Nigeria could shift exports to Japan as Chinese LNG imports decline

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Nigeria’s main liquid natural gas (LNG) exports could head to Japan as the country plans to expand Nigeria’s liquefied natural gas plant at Bonny in Rivers State.

Its current train-7 expansion is followed by a plan to establish train-8 as the government spearheads a new gas expansion plan.

This follows indications of weakening gas demand in China, which presents new opportunities for Japan by becoming the world’s largest importer of liquefied natural gas, LNG.

China became the world’s largest importer of liquefied natural gas last year, but in a completely different energy market this year. China will likely cede the title to Japan as China’s LNG imports are set to see the biggest annual drop on record since China began importing the super-chilled fuel in 2006.

Although LNG imports by state-owned companies entering China from Nigeria, LNG increased in January 2015.

Similarly, Japan purchased the largest share of Nigeria’s LNG exports in the same year, according to data from the World Oil and Gas Review 2014.

China’s weakening gas demand, rising domestic natural gas production, policies to support coal as an “energy security” tool and, of course, spot prices much more LNG highs this year have all combined to reduce Chinese LNG purchases so far in 2022, consultants Wood Mackenzie said in an analysis.

Wood Mackenzie expects Chinese LNG imports to fall to 69 million tonnes (Mt) this year, which would represent an unprecedented annual decline of 14%, the largest drop since China imported LNG for the first time in 2006.

According to WoodMac, China’s gas demand fell 5% year-over-year in the second quarter due to high gas import prices, the economic slowdown with COVID-related lockdowns, a winter hotter than usual and support for “cleaner” coal, as Chinese authorities have prioritized energy security since the power cuts last fall.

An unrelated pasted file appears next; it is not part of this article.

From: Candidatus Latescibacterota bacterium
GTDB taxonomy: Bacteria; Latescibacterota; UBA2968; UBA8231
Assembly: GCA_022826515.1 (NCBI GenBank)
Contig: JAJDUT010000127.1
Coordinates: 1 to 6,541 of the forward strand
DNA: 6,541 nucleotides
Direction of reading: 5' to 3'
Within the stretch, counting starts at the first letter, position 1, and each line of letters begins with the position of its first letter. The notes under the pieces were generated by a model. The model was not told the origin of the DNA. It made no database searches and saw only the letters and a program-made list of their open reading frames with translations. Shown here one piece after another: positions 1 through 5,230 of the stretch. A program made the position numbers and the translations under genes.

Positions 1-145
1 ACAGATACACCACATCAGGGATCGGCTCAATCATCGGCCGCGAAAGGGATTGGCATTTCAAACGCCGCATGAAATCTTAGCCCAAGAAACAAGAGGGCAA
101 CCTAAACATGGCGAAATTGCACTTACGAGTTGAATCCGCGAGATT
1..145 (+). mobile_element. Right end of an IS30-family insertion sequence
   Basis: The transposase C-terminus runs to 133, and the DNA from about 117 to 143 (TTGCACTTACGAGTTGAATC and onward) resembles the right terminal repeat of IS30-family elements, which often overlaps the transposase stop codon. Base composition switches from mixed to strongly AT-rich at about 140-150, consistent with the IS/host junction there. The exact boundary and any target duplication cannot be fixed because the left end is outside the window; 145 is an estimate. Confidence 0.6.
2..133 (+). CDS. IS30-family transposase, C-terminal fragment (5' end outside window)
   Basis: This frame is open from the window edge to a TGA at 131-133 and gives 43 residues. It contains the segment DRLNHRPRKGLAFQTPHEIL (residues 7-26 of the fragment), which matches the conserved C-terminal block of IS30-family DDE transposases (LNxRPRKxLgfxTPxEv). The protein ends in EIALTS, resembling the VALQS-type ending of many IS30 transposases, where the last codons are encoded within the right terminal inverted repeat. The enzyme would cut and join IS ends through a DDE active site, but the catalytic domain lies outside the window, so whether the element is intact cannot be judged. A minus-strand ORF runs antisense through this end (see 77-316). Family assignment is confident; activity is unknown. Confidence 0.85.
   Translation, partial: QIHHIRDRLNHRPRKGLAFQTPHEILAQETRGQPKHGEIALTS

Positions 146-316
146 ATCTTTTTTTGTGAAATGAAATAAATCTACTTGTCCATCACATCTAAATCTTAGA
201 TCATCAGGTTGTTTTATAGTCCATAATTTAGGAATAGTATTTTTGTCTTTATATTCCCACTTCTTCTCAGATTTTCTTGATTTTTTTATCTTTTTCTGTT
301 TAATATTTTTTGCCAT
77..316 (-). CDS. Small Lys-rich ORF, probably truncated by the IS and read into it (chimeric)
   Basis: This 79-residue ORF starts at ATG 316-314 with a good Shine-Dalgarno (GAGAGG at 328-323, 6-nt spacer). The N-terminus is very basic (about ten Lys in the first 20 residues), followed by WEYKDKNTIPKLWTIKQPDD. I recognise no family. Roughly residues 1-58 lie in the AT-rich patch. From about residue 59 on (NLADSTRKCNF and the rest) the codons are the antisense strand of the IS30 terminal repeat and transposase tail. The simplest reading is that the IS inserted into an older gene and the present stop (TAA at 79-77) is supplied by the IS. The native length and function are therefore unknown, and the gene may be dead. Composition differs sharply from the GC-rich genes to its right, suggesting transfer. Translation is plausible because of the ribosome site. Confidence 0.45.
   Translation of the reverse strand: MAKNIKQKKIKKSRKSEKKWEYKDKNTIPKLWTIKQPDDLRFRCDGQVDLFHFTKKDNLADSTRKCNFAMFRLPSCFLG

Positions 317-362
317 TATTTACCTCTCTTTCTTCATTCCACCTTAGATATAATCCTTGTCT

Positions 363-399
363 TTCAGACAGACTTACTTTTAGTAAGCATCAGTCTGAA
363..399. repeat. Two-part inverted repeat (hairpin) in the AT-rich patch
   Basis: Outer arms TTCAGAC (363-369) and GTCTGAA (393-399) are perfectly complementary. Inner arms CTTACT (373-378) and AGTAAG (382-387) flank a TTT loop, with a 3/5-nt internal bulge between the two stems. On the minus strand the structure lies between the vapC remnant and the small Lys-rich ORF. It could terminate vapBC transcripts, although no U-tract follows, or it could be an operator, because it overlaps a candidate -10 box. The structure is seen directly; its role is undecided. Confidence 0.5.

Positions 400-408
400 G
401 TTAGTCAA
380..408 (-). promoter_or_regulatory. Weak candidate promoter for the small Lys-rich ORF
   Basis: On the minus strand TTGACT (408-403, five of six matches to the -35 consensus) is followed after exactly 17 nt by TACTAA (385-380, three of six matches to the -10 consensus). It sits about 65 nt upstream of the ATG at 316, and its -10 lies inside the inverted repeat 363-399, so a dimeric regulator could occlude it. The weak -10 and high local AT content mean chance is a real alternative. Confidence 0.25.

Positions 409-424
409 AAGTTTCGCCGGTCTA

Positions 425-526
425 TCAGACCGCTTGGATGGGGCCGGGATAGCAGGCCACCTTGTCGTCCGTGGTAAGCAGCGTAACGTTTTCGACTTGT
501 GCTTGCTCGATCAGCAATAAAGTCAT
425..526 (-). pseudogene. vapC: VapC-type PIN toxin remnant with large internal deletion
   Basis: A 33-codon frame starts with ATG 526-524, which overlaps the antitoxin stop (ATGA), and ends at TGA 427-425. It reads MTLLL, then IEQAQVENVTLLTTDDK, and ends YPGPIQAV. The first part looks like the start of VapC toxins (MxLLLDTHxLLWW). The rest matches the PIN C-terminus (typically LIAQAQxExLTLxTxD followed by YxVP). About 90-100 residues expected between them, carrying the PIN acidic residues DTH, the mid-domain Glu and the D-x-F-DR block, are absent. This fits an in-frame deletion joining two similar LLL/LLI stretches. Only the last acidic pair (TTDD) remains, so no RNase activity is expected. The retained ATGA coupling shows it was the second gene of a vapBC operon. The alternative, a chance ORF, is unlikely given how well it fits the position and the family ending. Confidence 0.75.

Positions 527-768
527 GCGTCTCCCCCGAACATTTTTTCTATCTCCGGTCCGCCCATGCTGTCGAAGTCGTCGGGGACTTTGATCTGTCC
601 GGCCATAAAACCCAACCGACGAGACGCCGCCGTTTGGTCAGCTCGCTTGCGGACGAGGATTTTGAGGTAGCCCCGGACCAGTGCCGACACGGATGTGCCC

So far this year, China has stayed away from expensive spot LNG cargoes as prices soared with last fall’s energy crisis and Russia’s invasion of Ukraine, which pushed Europe to buy LNG to replace the Russian gas pipeline as much as possible.

Developments in energy markets have also disrupted China’s LNG import policies. In 2021, China was the world’s largest LNG buyer and the United States was the largest supplier of spot LNG volumes to China, the EIA said earlier this year.

From February to April 2022, China’s LNG imports from the United States fell 95% compared to the same period in 2021. So far this year, the United States has occasionally sent LNG shipments to China, but most US exports have gone to Europe, which pays more for spot LNG supply.

Europe is pricing Asia for spot deliveries and is turning to mostly American LNG to reduce its still-heavy reliance on Russian gas. At the same time, China is buying more LNG from Russia, which the West does not want to touch.

High spot LNG prices and lackluster demand due to China’s zero-COVID lockdowns have significantly reduced Chinese appetite for U.S. spot LNG this year. Chinese companies have signed several long-term deals for US LNG, joining the trend of buyers reverting to long-term deals to avoid costly LNG supply in a market where Europe is scrambling to secure volumes to avert a winter of rationing and industrial collapse.

“Chinese buyers have minimized their exposure to expensive spot LNG. Spot purchases have been curtailed and it appears some Chinese players have resold shipments to the European market,” Wood Mackenzie research director Miaoru Huang said.

High spot prices and weaker demand from the power sector, with priority given to coal, are expected to lead to the largest decline in China’s LNG imports on record.

China has been putting more emphasis on energy security since the fall of 2021.

Earlier this year, hot on the heels of Russia’s invasion of Ukraine, China said it would continue to maximize the use of coal in coming years to ensure its energy security, despite pledges to contribute to global efforts reduction of emissions.

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